Wild Tales (Relatos Salvajes) Review

From the romantic (Paris, je t’aime (2006)) to the dramatic (The Turning (2013)) to the downright bizarre (The ABCs of Death (2012)), portmanteau films of recent years certainly make for varied and compelling viewing. Yet however many directors and writers are behind an anthology film, and however much each differs in content, the one pitfall they usually fall into is that they often include some weaker, boring shorts, resulting in an inconsistent film in which you can quickly lose your interest. This is just one of the reasons I was so pleasantly surprised by Wild Tales (Relatos salvajes, 2014), a Spanish language film produced by Pedro Almodóvar, and the latest film that adopts the anthology approach of storytelling.

Gripping from the immediate start and before the title credits have even rolled, Wild Tales begins with a shocking short (not least because it mirrors a recent event) and doesn’t relinquish its hold on you until the final frame. This pace is maintained throughout the rest of the film, writer-director Damián Szifron making the most of each vignette’s short running time by almost immediately kicking off the action in each story, resulting in six tense and relentless tales each linked by a theme of vengeance.

A satisfying dark, comic tone also unites the shorts, macabre twists and turns aplenty throughout each of them, the funniest two being the increasingly ridiculous ‘The Strongest’ (‘El más fuerte’) and ‘Until Death Do Us Part’ (‘Hasta que la muerte nos separe’), the final frenzied tale which neatly ties up the film, and that shows exactly why you shouldn’t mess with a newlywed bride.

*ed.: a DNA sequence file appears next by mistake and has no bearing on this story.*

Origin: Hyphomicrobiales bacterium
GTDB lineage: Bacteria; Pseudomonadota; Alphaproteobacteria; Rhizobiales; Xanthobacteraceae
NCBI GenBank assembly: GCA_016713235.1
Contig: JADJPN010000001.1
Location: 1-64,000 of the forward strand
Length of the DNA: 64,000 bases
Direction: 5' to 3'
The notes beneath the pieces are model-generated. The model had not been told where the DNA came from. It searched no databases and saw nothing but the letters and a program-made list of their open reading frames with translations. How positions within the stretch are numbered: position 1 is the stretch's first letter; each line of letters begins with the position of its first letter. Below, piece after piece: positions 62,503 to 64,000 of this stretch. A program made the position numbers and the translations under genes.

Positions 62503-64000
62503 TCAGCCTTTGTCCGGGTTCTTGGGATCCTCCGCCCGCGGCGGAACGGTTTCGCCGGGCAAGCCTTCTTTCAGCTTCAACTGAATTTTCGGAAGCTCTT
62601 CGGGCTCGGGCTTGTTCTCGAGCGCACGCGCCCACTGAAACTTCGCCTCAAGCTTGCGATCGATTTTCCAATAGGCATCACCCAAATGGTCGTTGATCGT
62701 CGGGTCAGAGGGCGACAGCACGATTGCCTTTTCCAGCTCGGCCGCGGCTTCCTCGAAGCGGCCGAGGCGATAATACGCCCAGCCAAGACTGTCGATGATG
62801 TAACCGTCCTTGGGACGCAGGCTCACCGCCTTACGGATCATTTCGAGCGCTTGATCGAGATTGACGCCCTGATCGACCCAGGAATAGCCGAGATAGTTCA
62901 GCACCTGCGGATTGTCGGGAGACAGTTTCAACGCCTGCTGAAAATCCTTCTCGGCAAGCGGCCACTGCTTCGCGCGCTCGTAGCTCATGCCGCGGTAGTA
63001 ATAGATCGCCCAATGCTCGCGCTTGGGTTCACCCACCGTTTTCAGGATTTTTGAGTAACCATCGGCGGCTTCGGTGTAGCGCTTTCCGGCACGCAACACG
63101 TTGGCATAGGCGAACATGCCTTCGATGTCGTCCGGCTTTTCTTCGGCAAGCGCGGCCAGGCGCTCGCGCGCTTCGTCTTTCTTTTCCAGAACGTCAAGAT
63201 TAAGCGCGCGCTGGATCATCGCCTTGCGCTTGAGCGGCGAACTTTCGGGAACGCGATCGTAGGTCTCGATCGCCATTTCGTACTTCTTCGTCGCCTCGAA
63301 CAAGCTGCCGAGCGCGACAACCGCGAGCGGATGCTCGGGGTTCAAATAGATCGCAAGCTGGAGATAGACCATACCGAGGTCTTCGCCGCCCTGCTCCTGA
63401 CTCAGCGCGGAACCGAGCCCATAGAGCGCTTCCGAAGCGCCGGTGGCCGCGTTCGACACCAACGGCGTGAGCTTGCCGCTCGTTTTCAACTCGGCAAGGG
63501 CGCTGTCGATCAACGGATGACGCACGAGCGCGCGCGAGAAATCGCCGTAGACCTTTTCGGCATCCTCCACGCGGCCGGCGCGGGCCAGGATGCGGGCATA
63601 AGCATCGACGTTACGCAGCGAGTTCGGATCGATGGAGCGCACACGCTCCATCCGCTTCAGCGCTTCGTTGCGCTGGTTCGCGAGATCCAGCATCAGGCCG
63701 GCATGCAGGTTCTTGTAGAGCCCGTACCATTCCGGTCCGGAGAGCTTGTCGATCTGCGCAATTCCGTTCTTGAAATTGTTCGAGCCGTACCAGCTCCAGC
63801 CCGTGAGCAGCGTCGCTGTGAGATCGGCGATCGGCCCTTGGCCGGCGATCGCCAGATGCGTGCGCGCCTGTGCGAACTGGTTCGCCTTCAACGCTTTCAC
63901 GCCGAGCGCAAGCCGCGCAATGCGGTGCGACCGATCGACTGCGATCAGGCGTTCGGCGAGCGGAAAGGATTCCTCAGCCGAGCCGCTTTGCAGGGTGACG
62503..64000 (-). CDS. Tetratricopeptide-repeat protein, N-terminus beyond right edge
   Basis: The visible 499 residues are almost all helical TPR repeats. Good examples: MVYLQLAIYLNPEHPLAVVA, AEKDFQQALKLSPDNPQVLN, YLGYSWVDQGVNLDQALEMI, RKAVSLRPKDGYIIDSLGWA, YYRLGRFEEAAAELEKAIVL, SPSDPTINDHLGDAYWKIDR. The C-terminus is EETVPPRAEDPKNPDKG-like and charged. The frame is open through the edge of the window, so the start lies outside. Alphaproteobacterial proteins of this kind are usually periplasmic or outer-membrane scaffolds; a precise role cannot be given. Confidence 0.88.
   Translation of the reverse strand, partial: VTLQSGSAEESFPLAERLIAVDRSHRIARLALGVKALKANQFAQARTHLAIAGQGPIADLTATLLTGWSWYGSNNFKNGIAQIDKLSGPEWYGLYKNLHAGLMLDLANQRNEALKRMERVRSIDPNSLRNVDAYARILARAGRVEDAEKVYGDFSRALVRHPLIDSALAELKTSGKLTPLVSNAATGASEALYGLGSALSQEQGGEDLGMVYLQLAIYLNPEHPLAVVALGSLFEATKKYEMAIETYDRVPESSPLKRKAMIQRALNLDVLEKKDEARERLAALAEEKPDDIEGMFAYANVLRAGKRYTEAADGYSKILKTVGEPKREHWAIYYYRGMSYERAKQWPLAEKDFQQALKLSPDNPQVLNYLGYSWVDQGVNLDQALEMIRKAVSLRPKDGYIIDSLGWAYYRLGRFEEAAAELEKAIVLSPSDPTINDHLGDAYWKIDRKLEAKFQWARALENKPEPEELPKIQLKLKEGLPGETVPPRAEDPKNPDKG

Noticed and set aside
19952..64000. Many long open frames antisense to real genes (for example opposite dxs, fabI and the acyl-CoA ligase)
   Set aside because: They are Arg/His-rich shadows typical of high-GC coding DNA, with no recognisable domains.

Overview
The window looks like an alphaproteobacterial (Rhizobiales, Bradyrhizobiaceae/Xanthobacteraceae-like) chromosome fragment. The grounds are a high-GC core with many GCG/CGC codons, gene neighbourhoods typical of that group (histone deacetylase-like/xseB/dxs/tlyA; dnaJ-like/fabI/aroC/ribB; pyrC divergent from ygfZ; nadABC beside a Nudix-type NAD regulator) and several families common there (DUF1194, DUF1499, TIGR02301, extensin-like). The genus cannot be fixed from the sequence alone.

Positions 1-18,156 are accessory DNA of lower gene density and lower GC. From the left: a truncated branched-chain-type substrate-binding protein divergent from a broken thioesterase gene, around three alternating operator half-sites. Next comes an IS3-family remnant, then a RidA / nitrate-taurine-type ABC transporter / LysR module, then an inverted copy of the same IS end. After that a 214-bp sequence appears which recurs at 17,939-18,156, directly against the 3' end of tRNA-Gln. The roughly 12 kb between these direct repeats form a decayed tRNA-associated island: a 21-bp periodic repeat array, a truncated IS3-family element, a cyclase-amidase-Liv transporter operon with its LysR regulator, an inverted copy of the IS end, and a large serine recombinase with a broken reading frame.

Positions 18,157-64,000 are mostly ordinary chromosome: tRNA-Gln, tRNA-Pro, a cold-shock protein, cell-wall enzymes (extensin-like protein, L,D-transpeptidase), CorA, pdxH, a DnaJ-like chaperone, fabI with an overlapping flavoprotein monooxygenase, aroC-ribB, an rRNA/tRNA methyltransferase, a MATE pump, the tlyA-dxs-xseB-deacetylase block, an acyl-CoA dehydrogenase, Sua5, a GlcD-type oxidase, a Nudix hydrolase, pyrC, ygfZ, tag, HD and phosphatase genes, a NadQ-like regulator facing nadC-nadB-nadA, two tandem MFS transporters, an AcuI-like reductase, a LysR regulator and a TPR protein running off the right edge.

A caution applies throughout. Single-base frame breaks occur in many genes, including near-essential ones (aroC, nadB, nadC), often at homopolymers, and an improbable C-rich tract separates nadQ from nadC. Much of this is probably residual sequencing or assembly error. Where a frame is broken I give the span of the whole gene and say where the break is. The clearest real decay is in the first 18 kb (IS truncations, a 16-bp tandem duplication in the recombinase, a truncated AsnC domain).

Yet while each of the shorts takes place as if within the same revenge-fuelled world, each also has its own personality and feel to it, a stylistic choice that Szifron and cinematographer Javier Julia discuss in the informative ‘Making Of’ included in the extras of this Blu-ray release (alongside an interesting yet brief interview with the director and the usual trailer). Ranging from the beautiful Western-like vistas of ‘The Strongest’, the claustrophobic interiors of ‘The Proposal’ (‘La Propuesta’), and the frantic, kinetic camerawork of ‘Until Death Do Us Part’, such subtle differences like these make each film stand out in their own unique way, differences that the high definition of the disc perfectly enhances.

While a few of the stories in Wild Tales can certainly be described as highlights, most of all the intense ‘The Rats’ (‘Las Ratas’) and the aforementioned, hilarious ‘Until Death Do Us Part’, none of the vignettes can be described as weak or forgettable. Each is a superbly written, seamless story, with strong characterisation and well-rounded characters who we instantly connect with, all of whom are expertly performed by a brilliant cast (especially Erica Rivas as the bride in the final film and Ricardo Darín as the lead in ‘Little Bomb’ (‘Bombita’)). At its heart it feels like a continuous story rather than six separate ones, perhaps due to the fact that it is the creation of Szifron alone rather than several directors, as would usually be the case with anthology films. Yet it is all the better and more fascinating for this.

Portmanteau films such as this so rarely get it right, but Wild Tales has everything down to a tee. A brilliant, well-executed idea, and a pleasingly fun watch.

9 out of 10
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Portmanteau films such as this so rarely get it right, but Wild Tales has everything down to a tee. A brilliant, well-executed idea, and a pleasingly fun watch.


out of 10

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